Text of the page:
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Platelet reactivity and comorbidities in acute coronary syndrome
Umeå University, Faculty of Medicine, Department of Public Health and Clinical Medicine.
2012 (English)Doctoral thesis, comprehensive summary (Other academic)Alternative title
Trombocytreaktivitet och komorbiditet vid akut koronart syndrom (Swedish)
Abstract [en]

Background In the event of an acute coronary syndrome (ACS), the risk of death and complications such as stroke and re-infarction is high during the first month. Diabetes, impaired kidney function, elevated markers of systemic inflammation and high level of platelet reactivity have all been associated with worsened prognosis in ACS patients. Impaired kidney function is a condition with high cardiovascular morbidity and there is an established association between level of kidney function and outcome in the event of an ACS.

Aims We sought to investigate the level of platelet reactivity during the first days of an ACS and specifically the level of platelet reactivity in patients with different conditions associated with worsened prognosis in the event of an ACS. We also wanted to investigate the prognostic impact of baseline levels of cystatin C as well as the importance of decreasing kidney function during the first days of an ACS.

Methods We included 1028 unselected patients with ACS or suspected ACS during the years 2002 and 2003, of which 534 were diagnosed with an acute myocardial infarction (AMI). Blood samples for measuring platelet aggregation, cystatin C levels and other clinically important biomarkers were collected day 1, 2, 3 and 5 following admission.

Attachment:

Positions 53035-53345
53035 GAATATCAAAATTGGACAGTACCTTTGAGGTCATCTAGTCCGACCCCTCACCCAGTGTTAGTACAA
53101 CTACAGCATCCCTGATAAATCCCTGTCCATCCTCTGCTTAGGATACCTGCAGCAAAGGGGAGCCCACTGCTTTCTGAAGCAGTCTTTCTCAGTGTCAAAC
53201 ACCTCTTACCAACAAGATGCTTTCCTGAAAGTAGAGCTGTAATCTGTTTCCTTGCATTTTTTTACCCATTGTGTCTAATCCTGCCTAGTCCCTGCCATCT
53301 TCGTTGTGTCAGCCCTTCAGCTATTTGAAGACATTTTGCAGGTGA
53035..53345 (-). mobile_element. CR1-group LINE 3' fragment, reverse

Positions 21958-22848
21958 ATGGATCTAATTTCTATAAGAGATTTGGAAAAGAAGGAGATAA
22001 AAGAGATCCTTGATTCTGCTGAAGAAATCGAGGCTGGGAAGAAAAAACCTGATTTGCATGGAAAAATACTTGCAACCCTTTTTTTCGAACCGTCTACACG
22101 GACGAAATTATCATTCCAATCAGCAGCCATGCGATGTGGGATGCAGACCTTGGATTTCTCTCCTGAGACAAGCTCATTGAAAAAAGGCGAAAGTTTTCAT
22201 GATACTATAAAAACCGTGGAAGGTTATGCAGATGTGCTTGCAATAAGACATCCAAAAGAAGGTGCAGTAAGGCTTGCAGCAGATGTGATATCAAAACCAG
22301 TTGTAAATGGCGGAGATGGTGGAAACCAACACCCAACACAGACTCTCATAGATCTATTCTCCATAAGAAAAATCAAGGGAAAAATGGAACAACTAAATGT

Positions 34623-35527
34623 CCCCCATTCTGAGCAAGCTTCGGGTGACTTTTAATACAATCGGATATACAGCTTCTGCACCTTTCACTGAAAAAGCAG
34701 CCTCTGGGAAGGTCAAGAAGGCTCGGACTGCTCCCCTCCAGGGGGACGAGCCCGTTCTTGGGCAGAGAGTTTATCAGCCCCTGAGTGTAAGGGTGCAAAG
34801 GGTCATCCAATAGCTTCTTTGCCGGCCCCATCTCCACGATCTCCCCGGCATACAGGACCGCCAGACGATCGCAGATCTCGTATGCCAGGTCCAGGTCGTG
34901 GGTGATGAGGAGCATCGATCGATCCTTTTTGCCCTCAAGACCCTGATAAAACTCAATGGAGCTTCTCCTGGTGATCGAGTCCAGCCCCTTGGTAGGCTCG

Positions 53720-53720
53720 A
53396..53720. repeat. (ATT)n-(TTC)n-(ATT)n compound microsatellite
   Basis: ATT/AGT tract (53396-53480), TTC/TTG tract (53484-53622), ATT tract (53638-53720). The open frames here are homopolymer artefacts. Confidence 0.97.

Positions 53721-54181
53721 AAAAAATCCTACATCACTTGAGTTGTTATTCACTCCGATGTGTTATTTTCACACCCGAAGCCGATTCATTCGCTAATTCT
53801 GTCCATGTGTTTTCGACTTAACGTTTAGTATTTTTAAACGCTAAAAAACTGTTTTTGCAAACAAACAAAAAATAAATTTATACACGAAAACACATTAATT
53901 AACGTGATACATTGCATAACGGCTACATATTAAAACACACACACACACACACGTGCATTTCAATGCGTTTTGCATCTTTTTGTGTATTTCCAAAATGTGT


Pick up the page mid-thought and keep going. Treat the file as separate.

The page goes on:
Platelet reactivity was measured using 2 different methods. Platelet aggregation was measured using Pa-200, a particle count method, based on scattering of laser light. PFA 100 is a method of measuring primary hemostasis in whole blood.

Results

Platelet aggregation and comorbidities.

We found an increase in platelet aggregation when an ACS was complicated by an infection and there was an increased frequency of aspirin non-responsiveness in patients suffering from pneumonia during the first days of an ACS. Furthermore, we found an independent association between levels of C-reactive protein and platelet aggregation.

During the first 3 days following an acute myocardial infarction, platelet aggregation increased despite treatment with anti-platelet agents.

Platelet aggregation was found to be more pronounced in patients with diabetes.

Patients with impaired kidney function, showed increased platelet aggregation compared to patients with normal renal function, however, this difference was explained by older age, higher prevalence of DM and levels of inflammatory biomarkers. We found no independent association between chronic kidney disease (CKD) and levels of platelet aggregation.

Kidney function and outcome

Serum levels of cystatin C on admission had an independent association with outcome following an acute myocardial infarction. With a mean follow-up time of 2.9 years, the adjusted HR for death was 1.62 (95% CI 1.28-2.03; p<0.001) for each unit of increase in cystatin C on admission.